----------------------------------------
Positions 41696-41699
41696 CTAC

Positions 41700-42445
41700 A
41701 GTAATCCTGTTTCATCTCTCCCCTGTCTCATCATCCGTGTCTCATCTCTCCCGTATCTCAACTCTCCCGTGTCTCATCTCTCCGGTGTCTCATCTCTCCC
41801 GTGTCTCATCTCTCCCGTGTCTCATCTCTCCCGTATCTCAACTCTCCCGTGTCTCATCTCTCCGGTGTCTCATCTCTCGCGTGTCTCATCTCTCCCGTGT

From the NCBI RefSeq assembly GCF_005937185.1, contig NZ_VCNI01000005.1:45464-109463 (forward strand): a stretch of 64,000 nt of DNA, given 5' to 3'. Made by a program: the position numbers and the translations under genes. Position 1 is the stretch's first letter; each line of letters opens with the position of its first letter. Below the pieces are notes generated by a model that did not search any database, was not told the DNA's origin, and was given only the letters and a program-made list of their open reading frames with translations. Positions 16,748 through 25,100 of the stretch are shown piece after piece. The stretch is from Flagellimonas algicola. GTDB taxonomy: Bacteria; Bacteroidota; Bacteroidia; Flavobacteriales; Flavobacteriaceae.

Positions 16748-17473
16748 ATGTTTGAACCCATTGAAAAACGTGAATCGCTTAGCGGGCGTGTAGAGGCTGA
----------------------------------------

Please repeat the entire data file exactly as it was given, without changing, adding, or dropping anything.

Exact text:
Positions 41696-41699
41696 CTAC

Positions 41700-42445
41700 A
41701 GTAATCCTGTTTCATCTCTCCCCTGTCTCATCATCCGTGTCTCATCTCTCCCGTATCTCAACTCTCCCGTGTCTCATCTCTCCGGTGTCTCATCTCTCCC
41801 GTGTCTCATCTCTCCCGTGTCTCATCTCTCCCGTATCTCAACTCTCCCGTGTCTCATCTCTCCGGTGTCTCATCTCTCGCGTGTCTCATCTCTCCCGTGT

From the NCBI RefSeq assembly GCF_005937185.1, contig NZ_VCNI01000005.1:45464-109463 (forward strand): a stretch of 64,000 nt of DNA, given 5' to 3'. Made by a program: the position numbers and the translations under genes. Position 1 is the stretch's first letter; each line of letters opens with the position of its first letter. Below the pieces are notes generated by a model that did not search any database, was not told the DNA's origin, and was given only the letters and a program-made list of their open reading frames with translations. Positions 16,748 through 25,100 of the stretch are shown piece after piece. The stretch is from Flagellimonas algicola. GTDB taxonomy: Bacteria; Bacteroidota; Bacteroidia; Flavobacteriales; Flavobacteriaceae.

Positions 16748-17473
16748 ATGTTTGAACCCATTGAAAAACGTGAATCGCTTAGCGGGCGTGTAGAGGCTGA